Centralisation of sugarcane milling operations: matching agronomics with economics

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Abstract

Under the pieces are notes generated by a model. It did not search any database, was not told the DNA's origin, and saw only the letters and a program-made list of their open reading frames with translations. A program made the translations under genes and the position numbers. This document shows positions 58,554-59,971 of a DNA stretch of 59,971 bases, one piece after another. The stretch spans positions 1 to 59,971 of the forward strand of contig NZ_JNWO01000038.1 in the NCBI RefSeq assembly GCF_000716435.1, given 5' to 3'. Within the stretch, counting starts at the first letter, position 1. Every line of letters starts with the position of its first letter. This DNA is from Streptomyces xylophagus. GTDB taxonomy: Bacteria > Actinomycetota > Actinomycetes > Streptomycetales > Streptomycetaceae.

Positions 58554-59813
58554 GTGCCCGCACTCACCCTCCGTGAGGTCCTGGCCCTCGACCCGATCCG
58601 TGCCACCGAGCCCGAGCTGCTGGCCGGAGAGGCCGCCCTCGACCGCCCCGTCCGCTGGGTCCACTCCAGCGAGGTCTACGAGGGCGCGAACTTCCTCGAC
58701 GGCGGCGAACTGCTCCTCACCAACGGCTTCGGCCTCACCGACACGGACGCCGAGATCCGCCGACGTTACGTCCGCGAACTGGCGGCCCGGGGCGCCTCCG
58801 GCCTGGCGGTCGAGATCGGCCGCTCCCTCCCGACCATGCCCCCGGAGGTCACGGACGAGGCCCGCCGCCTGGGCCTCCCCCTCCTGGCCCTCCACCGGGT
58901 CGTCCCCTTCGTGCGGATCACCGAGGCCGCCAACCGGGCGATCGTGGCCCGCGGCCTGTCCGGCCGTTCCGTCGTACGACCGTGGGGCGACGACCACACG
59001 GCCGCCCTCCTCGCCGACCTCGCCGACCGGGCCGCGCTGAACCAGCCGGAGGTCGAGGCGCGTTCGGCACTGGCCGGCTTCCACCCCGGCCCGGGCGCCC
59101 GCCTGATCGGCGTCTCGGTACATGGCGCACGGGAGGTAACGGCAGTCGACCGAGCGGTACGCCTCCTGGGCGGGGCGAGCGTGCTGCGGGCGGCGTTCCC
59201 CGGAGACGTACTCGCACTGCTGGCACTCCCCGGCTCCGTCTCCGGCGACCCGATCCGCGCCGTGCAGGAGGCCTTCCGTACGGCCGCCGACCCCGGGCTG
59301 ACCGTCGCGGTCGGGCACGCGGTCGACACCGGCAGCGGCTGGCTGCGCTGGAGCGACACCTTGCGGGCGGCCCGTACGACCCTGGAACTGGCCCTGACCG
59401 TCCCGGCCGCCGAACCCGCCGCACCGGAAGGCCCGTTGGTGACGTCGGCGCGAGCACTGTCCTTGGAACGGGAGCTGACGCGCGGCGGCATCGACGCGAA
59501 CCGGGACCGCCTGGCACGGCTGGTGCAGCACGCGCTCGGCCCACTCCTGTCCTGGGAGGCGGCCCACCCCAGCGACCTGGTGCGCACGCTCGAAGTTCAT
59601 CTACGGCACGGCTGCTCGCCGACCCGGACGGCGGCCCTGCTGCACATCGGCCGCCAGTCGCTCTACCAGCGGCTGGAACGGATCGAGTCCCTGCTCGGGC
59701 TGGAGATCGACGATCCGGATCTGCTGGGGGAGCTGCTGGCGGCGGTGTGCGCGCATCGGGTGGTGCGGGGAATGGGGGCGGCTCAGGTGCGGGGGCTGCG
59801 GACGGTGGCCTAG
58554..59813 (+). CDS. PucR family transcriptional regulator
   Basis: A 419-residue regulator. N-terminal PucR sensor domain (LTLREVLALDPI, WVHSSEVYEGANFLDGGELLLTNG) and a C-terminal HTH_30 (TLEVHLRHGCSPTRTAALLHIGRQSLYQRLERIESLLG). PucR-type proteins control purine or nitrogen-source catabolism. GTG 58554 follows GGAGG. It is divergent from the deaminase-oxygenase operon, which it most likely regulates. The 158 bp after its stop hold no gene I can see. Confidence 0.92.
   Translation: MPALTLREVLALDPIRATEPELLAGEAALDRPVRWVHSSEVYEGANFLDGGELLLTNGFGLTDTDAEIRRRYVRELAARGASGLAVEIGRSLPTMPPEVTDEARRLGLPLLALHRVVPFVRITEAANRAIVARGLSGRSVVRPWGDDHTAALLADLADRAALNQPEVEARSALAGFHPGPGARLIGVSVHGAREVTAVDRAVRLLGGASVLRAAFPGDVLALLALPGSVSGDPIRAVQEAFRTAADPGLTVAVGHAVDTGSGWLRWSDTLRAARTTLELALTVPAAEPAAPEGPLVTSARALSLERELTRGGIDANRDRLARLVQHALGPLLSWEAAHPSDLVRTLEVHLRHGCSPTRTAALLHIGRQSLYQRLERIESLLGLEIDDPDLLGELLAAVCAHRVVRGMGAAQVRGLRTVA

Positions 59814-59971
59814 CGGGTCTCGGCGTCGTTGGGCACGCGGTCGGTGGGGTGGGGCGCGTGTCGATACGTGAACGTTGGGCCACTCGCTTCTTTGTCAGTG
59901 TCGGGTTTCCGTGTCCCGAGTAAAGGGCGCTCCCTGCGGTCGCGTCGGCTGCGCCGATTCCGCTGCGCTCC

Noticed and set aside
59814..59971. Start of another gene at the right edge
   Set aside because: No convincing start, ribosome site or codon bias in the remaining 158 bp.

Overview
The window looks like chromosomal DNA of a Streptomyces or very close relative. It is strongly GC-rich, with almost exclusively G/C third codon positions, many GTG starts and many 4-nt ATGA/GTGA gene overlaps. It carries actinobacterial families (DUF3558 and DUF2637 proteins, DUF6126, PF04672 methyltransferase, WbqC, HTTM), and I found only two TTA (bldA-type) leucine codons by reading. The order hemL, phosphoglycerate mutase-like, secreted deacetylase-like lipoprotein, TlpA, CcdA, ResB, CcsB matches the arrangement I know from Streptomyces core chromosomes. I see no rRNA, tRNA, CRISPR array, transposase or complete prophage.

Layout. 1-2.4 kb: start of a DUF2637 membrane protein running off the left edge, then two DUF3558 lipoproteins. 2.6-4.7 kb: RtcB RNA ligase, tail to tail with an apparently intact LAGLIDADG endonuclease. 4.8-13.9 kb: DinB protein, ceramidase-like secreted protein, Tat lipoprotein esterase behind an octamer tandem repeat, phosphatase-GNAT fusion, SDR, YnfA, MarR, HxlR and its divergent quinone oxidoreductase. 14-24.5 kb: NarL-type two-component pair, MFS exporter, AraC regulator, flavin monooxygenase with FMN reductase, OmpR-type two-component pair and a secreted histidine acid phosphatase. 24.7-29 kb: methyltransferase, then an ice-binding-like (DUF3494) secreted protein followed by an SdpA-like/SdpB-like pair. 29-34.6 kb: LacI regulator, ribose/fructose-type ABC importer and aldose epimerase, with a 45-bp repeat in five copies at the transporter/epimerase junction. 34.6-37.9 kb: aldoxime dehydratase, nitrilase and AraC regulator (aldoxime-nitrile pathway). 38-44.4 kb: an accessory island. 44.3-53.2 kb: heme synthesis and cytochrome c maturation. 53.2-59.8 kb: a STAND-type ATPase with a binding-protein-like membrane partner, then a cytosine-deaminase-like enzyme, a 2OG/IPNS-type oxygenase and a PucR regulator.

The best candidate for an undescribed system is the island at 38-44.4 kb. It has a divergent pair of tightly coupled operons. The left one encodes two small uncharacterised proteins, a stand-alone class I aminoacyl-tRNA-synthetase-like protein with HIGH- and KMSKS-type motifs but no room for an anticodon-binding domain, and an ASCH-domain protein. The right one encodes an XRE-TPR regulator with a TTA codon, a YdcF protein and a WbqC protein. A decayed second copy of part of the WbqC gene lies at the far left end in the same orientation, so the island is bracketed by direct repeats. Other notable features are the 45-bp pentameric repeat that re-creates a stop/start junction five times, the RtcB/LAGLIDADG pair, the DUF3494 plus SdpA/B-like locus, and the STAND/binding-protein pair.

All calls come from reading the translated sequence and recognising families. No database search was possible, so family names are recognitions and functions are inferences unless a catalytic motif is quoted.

Drastic changes in the sugar trade agreements call for urgent management adaptation to ensure the economic sustainability of the Mauritian sugarcane sector. In-line with improvement being made at the level of labour and machine efficiency, an extension of the harvest season is being envisaged. It has been noted that cane harvested early in the season is characterized by low sucrose contents and high levels of impurities resulting in less efficient manufacturing processes. While investments are being made in the breeding of early-maturing varieties, the latter are not expected to become available in the near future. In view of providing a more rapid solution, the option of utilizing the knowledge acquired through three decades of ripener treatment was investigated and an economic feasibility study conducted. Past trial data showed that the major proportion of biomass accumulation is completed by the end of May in Mauritius and that improvement in sucrose content from artificial ripening can reach an average 1.5 units early in the season, then decreasing to 0.65 by beginning of September. Gross returns of the operation under the assumption of one unit improvement in industrially-recoverable sucrose content for crops with cane yields ranging from 60 to 120 t ha-1 would be from MUR 6 038 ha-1 to MUR 14 376 ha-1 at a sugar price of MUR 14 146 t-1, from MUR 4 421 ha-1 to MUR 11 892 ha-1 at a sugar price of MUR 12 785 t-1, and from MUR 1 373 ha-1 to MUR 6 847 ha-1 at a sugar price of MUR 9 539 t-1. Thus, it is more advantageous to treat crops with high biomass accumulating potential. At industry level, under the worse case scenario of lowest sugar price expected to prevail after the implementation of the 36% cut in October 2010 and the treatment of only between 30% to 60% of the cane area under corporate management over the first 14 weeks of harvest, the exercise showed that ripener application is indeed profitable, the return to investment being more than one. Thus, the area to be treated would range from 5971 ha to 9952 ha depending on the proportion of the estate to be treated and the marginal returns would range from MUR 23 million to MUR 39 million, and the ratio of return to investment would exceed one.

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